Originally posted by ColCurious
reply to post by queenannie38
Originally posted by queenannie38
But I can't defend someone who uses that same freedom to incite attacks against other people.
And that's where we disagree.
We should absolutely defend our freedom of speech, EVEN when it's abused by ignorant idiots.
The content anyone chooses to express CAN NOT negate this fundamental constitutional right. EVER.
The way to cope with an insult is to #ing grow a pair and get over it.
That's what we teach minors in kindergarten, isn't it?
Is it really asking too much to expect the same level of maturity of those religious nuts who are running rampant in the middle east?
If we start to restrict our freedoms whenever someone feels offended, where do we draw the line?
I don't think we disagree so much as I do not express myself as well as I'd like to. And I'm seeing more behind your initial reply as the
discussion continues, helping me, hopefully, to clarify my own.
I do agree with you about 'where do we draw the line?' because the whole idea behind freedom of speech is that there is no line to draw.
I also feel maybe that if we could ask Chris Stevens if he had any second thoughts on what happened in regard to their perceived offense, and why he
was there, himself...and freedom of speech...that he might very well say he considers himself to have died with his boots on....that's the way I see
it. He was a brave man, from all reports, and dedicated, and surely was very aware of the situation and the risks. That doesn't mean I agree with the
thread that states he 'got what he deserved.' That is taking it to an extreme, imo.
However, you said this to someone else in this thread:
J. Christopher Stevens' family has a reason to complain.
Anyone who feels his imaginary prophet was insulted on youtube does not.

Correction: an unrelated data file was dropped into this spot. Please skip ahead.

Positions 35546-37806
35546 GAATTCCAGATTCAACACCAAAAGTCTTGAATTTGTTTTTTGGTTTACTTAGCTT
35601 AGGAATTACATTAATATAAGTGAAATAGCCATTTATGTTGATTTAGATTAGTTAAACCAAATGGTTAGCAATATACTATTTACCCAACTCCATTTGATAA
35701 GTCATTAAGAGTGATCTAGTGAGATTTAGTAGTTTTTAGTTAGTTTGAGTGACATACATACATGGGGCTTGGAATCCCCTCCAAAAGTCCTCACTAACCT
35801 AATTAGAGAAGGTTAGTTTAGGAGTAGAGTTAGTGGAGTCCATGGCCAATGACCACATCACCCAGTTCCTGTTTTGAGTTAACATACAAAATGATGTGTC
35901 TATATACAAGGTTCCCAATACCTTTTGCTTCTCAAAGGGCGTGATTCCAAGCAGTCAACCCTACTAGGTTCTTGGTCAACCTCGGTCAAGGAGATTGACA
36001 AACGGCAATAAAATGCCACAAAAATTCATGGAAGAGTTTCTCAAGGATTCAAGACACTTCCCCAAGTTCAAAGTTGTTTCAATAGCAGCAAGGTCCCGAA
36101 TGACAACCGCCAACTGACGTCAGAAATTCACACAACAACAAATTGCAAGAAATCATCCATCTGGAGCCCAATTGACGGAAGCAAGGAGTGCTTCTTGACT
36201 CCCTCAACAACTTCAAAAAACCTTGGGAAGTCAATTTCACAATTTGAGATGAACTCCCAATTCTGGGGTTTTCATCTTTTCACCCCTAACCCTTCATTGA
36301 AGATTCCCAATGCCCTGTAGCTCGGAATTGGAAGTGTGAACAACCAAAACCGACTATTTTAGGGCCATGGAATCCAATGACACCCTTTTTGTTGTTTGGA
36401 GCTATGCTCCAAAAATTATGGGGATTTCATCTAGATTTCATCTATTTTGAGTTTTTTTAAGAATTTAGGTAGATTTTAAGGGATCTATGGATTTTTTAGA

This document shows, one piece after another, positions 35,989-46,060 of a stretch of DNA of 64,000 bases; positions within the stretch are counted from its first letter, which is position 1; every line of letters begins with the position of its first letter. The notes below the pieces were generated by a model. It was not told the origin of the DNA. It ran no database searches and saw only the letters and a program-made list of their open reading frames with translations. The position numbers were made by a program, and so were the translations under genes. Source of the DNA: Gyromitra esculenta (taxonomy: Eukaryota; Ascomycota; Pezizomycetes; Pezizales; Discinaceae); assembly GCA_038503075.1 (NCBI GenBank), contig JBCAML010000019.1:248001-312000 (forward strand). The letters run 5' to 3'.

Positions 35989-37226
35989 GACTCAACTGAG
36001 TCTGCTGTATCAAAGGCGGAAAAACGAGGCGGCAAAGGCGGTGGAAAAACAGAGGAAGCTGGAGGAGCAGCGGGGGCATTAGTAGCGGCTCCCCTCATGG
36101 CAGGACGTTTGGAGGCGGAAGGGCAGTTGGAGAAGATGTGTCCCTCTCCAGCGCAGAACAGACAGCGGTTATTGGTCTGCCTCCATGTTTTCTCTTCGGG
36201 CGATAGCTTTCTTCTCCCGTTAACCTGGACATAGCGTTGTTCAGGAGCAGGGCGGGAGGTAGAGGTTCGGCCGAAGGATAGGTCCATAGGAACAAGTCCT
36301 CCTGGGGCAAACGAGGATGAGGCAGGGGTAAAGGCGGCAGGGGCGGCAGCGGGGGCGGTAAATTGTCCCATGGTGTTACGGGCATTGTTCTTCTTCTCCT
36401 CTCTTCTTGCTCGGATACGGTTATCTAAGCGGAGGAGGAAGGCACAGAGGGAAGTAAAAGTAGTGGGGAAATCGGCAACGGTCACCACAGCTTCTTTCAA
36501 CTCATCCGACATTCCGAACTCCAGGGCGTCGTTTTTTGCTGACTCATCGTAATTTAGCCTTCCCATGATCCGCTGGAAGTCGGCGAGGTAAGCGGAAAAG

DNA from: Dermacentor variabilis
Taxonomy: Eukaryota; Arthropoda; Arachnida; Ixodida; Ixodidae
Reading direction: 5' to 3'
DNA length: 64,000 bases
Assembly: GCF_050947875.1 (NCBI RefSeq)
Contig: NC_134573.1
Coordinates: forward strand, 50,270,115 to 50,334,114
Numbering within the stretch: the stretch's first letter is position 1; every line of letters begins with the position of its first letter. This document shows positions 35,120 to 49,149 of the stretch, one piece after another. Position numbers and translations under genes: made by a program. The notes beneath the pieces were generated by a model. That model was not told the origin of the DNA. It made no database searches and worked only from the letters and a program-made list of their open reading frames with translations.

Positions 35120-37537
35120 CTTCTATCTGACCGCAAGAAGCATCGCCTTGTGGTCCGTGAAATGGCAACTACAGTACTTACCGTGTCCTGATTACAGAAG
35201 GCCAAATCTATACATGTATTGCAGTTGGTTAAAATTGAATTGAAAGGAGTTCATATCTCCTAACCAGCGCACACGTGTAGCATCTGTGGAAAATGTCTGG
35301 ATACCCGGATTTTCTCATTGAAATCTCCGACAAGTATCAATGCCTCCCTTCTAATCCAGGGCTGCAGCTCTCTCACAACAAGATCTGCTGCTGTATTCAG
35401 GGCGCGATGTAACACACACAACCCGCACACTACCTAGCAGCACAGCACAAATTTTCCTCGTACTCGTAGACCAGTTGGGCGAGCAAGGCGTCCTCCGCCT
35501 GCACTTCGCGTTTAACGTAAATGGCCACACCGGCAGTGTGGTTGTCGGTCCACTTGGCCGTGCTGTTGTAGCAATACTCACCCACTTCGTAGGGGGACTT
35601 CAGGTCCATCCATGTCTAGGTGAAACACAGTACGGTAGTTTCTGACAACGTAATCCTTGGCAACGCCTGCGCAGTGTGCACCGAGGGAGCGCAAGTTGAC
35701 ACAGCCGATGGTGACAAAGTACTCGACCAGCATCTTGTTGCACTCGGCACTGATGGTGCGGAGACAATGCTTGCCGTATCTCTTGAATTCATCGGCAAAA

And the point I am trying to express but to which effort I am not being effective, is maybe not solely based in our right to freely express
To use that right to knowingly provoke others for one's own aims, either without consideration for, or worse even, being fully aware that, it is more
than likely and even probable if not certain, that such an exercise will result in someone's death, seems to me to be bordering on ideas like
It is selfish and childish and while those traits don't restrict anyone's right under the first amendment, they have, in this case, I think,
infringed on other rights of other people...and now there are four families mourning a loss that might have been preventable...but not necessarily
given the situation in the ME...without the mentality behind this person's exercising of their rights.
This might have happened regardless...but it might not have, too...the circumstances might have been such that these four would not have died. Or if
they did, it would have been because of the expected potential conflict arising from actions broader than one person's ill-advised endeavor.
I can't justify the violent response...but I can't help but put some blame on the film-maker...not because he chose to exercise his first amendment
rights but because of the reason for which he did so and the knowledge he had to have had regarding the consequences.